A murderer has been given a lighter prison sentence after his mother apologised to his victim's family.
Salofa Aiono, 37, was sentenced in the High Court at Auckland today to life imprisonment with a minimum non-parole period of 10 years for murdering Kapelielu Motunuu - his best friend - in 2009.
Aiono's lawyer Maria Pecotic said Aiono had been forgiven by Motunuu's family after a traditional Samoan apology where someone who has done wrong presents themselves, covered in fine mats, to their victim's family.
The family may then do whatever they wish, including beating up their adversary.
In Aiono's case, he was unable to complete the ceremony, known as an ifoga, because he was in prison, so his mother stepped in to take his place.
Aiono's family has also paid for the costs Motunuu's family faced as a result of the murder.
The killer's remorse and his mother's actions were factors in Justice Mary Peters agreeing to sentence Aiono to life imprisonment with a minimum non-parole period of 10 years - the lightest sentence he could have received in the circumstances and in line with Pecotic's request.
"It's clear you regret what you've done and miss Mose [the victim] a great deal."
Crown lawyer Christine Gordon asked for a minimum non-parole period of 10 to 11 years.
Aiono murdered Motunuu by punching him in the head until he fell to the ground, kicking him in the head and chest, and stamping on him so hard that blood ended up on the wall of the house and a nearby car.
Motunuu died in hospital early the next day.
The murder took place after Aiono and Motunuu were caught up in a love triangle with Aiono's wife, Tausilia Aiono.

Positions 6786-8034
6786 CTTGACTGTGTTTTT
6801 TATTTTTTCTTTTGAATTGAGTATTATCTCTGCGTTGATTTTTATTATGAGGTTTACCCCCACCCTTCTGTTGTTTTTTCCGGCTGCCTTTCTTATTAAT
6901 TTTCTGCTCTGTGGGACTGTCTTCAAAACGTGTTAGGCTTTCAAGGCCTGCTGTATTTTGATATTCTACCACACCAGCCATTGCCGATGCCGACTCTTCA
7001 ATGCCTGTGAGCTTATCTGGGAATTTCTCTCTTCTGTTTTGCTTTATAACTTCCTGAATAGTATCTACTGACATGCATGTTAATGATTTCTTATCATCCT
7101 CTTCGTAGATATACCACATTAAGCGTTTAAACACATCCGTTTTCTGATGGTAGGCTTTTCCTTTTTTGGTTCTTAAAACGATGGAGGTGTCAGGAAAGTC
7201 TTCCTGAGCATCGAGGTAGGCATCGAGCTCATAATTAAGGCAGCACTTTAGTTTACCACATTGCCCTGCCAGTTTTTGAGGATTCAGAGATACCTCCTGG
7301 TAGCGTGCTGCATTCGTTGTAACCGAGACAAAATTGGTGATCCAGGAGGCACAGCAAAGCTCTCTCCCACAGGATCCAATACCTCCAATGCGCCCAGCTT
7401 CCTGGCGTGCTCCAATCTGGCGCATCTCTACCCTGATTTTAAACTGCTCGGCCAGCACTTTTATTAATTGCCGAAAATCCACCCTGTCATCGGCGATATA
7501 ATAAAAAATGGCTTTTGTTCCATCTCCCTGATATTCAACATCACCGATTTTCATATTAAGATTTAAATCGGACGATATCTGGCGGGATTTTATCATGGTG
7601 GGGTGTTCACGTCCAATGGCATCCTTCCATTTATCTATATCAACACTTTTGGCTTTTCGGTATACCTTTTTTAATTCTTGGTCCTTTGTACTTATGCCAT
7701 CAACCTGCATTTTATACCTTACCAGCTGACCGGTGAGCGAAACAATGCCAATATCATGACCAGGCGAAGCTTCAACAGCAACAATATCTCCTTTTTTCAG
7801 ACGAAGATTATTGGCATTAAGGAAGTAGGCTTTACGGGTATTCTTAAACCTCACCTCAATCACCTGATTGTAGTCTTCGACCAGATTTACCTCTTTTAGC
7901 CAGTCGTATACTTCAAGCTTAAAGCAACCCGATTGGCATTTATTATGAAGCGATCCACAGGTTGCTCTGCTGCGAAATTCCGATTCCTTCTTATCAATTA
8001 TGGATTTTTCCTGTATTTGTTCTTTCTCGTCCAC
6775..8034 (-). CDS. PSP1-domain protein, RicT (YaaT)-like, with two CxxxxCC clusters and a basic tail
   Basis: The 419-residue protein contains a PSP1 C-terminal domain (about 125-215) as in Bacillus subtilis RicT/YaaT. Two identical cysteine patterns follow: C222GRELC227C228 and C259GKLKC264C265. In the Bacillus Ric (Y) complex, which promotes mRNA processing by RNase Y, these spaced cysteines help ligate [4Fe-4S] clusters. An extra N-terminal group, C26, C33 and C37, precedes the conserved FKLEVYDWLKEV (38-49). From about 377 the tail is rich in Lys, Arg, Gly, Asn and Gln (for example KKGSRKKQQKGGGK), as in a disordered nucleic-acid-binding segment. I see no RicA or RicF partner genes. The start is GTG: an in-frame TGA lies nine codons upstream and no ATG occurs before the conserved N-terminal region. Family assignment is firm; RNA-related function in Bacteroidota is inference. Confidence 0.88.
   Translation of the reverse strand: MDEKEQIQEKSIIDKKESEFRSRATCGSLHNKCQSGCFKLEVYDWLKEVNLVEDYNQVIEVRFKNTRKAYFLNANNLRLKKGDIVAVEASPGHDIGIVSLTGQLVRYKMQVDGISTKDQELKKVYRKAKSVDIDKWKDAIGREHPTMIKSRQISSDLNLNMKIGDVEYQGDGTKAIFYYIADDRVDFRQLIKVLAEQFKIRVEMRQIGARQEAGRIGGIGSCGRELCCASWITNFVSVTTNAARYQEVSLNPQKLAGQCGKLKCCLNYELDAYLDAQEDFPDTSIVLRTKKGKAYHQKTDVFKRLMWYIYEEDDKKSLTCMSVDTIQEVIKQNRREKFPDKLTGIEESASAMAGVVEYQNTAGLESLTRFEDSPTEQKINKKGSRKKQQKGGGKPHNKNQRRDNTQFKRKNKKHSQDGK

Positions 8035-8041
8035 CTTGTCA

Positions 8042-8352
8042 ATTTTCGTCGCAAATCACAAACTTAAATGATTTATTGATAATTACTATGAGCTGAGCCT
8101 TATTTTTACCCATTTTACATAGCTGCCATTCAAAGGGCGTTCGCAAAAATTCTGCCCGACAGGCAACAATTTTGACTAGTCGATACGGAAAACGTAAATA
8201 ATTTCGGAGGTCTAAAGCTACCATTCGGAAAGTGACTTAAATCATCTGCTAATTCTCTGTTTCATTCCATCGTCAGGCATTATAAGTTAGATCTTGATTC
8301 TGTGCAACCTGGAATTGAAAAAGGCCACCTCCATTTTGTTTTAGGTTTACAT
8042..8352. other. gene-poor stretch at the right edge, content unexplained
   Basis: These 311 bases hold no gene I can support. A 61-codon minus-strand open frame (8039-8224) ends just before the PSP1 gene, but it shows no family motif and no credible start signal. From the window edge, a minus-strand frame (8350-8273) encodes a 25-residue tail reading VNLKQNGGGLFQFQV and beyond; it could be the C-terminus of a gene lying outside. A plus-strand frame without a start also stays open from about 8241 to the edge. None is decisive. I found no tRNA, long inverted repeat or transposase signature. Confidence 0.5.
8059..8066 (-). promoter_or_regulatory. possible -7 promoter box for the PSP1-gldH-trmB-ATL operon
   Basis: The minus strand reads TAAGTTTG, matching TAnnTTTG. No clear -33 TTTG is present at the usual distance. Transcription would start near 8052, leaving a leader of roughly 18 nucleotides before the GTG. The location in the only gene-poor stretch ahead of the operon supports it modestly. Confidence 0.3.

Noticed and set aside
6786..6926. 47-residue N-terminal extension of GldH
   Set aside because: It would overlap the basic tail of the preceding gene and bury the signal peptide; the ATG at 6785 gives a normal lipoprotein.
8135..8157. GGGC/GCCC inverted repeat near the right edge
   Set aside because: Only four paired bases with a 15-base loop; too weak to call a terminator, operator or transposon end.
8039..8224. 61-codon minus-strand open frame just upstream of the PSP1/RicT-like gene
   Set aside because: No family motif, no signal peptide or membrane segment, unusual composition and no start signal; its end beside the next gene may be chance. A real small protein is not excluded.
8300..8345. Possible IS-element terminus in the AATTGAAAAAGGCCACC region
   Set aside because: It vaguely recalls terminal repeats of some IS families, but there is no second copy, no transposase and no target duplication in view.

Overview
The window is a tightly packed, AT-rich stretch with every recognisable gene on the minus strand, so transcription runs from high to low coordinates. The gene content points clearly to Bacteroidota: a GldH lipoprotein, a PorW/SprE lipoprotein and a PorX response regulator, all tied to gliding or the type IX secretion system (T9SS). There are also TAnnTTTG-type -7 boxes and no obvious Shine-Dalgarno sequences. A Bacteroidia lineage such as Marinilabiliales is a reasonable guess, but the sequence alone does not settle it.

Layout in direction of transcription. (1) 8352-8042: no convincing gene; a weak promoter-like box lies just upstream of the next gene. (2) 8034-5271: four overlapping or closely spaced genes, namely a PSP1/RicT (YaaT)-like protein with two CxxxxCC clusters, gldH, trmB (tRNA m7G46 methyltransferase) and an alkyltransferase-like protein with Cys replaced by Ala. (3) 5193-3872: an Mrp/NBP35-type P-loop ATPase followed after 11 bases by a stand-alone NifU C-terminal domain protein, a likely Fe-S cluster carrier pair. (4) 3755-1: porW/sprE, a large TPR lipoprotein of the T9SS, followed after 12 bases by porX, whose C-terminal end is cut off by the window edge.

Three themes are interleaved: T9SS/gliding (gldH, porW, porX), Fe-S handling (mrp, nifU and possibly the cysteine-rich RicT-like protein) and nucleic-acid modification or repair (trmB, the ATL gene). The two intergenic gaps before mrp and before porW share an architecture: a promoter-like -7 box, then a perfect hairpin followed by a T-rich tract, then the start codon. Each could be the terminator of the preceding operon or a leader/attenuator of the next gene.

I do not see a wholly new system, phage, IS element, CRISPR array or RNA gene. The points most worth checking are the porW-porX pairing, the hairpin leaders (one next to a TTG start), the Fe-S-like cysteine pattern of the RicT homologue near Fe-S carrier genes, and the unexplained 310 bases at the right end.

The three had earlier lived together and in 2009, when Aiono left the country for Samoa, Motunuu and Tausilia had consensual sex.
When Aiono returned Tausilia admitted having sex with his best friend, but initially told him it was rape.
She later admitted it had been consensual
During the trial Pecotic used the partial defence of provocation, which was still available to him as the murder was committed before the defence was repealed.
She tried to prove Aiono thought Motunuu had raped Tausilia and he had lost all self control and murdered his friend.
Although the jury did not accept that scenario, Justice Peters said the provocation of Motunuu sleeping with Aiono's wife when the pair had been good friends led her to grant a lesser minimum non-parole period.
She said she was "troubled" by Aiono stomping on and kicking his friend while he was unconscious on the ground, but he had not used a weapon in the assault and it took place over just five minutes.
Justice Peters said the murder was not a case of Aiono intending to kill his friend, but an assault that was so brutal he must have known there was a "real and substantial risk" it could have done so.
The judge told the court Motunuu had been a valued member of his family and a source of emotional and financial support.
But his family forgave Aiono and did not want his family to feel responsible for the crime.
"The attitude of Mose's family is an extremely kind and generous one given the loss they have suffered."
Aiono faced three trials on the murder charge before a guilty verdict was finally reached - the first was aborted two weeks in, the second resulted in a hung jury.
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